nep-mon New Economics Papers
on Monetary Economics
Issue of 2013‒01‒07
forty papers chosen by
Bernd Hayo
Philipps-University Marburg

  1. Monetary policy without interest rates. Evidence from France’s Golden Age (1948-1973) using a narrative approach. By Eric Monnet
  2. Uncertain potential output: implications for monetary policy in small open economy By Traficante, Guido
  3. How effective is central bank forward guidance? By Clemens J.M. Kool; Daniel L. Thornton
  4. Monetary shocks and stock returns: identification through the impossible trinity By Ali K. Ozdagli; Yifan Yu
  5. Macroprudential Measures, Housing Markets, and Monetary Policy By Rubio, Margarita; Carrasco-Gallego, José A.
  6. Food Prices and Inflation Targeting in Emerging Economies. By Marc Pourroy; Benjamin Carton; Dramane Coulibaly
  7. Capital Flows and the Risk-Taking Channel of Monetary Policy By Valentina Bruno; Hyun Song Shin
  8. Speculative runs on interest rate pegs the frictionless case By Marco Bassetto; Christopher Phelan
  9. The ECB and the interbank market By Domenico Giannone; Michele Lenza; Huw Pill; Lucrezia Reichlin
  10. Why does the Federal Reserve Forecast Inflation Better than Everyone Else? By B. Onur Tas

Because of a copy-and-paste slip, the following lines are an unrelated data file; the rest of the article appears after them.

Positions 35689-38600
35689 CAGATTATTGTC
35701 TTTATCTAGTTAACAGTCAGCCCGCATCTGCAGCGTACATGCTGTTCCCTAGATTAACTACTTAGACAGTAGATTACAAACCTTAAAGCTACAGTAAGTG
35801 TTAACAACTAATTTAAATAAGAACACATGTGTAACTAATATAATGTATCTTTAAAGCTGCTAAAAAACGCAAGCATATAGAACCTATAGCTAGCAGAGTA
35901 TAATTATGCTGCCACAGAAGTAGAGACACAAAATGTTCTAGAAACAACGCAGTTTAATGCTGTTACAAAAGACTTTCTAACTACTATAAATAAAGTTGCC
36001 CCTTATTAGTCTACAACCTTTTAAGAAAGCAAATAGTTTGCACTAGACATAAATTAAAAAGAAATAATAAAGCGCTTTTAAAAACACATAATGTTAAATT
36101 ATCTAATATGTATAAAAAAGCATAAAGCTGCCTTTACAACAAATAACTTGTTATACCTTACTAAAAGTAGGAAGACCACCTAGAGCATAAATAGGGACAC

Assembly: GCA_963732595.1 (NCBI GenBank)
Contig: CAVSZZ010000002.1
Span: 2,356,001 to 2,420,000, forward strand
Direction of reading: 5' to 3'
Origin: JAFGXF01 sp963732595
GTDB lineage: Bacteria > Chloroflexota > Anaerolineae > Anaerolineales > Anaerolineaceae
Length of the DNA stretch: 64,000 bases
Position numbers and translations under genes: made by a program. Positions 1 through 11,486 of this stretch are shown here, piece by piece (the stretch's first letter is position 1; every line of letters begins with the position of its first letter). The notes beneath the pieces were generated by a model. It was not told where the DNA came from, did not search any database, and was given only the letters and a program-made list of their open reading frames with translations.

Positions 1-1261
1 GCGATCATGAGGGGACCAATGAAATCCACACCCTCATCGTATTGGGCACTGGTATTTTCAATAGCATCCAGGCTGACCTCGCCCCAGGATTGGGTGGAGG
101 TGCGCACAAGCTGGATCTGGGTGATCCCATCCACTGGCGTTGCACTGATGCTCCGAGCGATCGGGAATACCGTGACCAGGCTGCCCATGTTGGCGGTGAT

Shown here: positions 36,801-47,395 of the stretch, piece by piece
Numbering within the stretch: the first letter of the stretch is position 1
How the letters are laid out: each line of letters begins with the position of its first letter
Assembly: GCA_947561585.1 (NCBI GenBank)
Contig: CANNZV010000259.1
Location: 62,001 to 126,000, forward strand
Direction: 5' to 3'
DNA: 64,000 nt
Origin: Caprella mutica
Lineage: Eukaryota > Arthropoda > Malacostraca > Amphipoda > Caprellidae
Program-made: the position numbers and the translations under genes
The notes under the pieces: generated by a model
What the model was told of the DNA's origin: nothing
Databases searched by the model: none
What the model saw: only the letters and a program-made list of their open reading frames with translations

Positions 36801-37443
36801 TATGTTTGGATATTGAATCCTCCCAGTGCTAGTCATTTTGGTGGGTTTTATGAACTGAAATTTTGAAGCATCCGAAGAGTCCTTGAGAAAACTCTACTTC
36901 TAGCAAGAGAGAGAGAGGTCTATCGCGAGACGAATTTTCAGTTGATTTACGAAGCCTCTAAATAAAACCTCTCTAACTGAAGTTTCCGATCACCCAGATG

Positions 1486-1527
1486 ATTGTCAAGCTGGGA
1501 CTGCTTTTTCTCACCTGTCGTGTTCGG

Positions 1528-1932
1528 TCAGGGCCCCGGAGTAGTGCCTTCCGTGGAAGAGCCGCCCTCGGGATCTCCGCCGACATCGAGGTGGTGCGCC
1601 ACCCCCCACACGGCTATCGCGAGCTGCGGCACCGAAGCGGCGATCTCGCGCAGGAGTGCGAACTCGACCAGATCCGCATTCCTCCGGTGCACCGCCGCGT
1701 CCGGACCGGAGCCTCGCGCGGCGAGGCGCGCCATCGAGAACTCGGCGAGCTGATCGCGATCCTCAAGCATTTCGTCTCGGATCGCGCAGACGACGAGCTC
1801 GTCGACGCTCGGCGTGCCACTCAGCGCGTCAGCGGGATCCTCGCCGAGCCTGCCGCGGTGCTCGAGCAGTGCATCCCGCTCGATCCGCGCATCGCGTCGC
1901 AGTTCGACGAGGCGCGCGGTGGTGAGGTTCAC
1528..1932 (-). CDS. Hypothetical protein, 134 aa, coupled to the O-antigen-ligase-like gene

11. Financial system reforms and China’s monetary policy framework: A DSGE-based assessment of initiatives and proposals By Funke , Michael; Paetz , Michael
  12. Drifting inflation targets and stagflation By Edward S. Knotek II; Shujaat Khan
  13. Estimating the Policy Rule from Money Market Rates when Target Rate Changes Are Lumpy By Jean-Sébastien Fontaine
  14. House Prices, Credit Growth, and Excess Volatility: Implications for Monetary and Macroprudential Policy By Gelain, Paolo; Lansing, Kevin J.; Mendicino, Caterina
  15. The effect of commodity price shocks on underlying inflation: the role of central bank credibility By J. Scott Davis
  16. Monetary Policy and Herd Behavior: Leaning Against Bubbles. By Loisel, O.; Pommeret, A.; Portier, T.
  17. Inflation and output in New Keynesian models with a transient interest rate peg By Charles T Carlstrom; Timothy S Fuerst; Matthias Paustian
  18. On the inclusion of the Chinese renminbi in the SDR basket By Agnès Bénassy-Quéré; Damien Capelle
  19. Optimal Monetary and Prudential Policies. By Collard, F.; Dellas, H.; Diba, B.; Loisel, O.
  20. The Bank of England as the World gold market-maker during the Classical gold standard era, 1889-1910 By Stefaano Ugolini
  21. The Federal Reserve's large-scale asset purchase programs: rationale and effects By Stefania D'Amico; William English; David López-Salido; Edward Nelson
  22. Bretton Woods, swap lines, and the Federal Reserve’s return to intervention By Michael D. Bordo; Owen F. Humpage; Anna J. Schwartz
  23. Market structure and exchange rate pass-through By Raphael A. Auer; Raphael S. Schoenle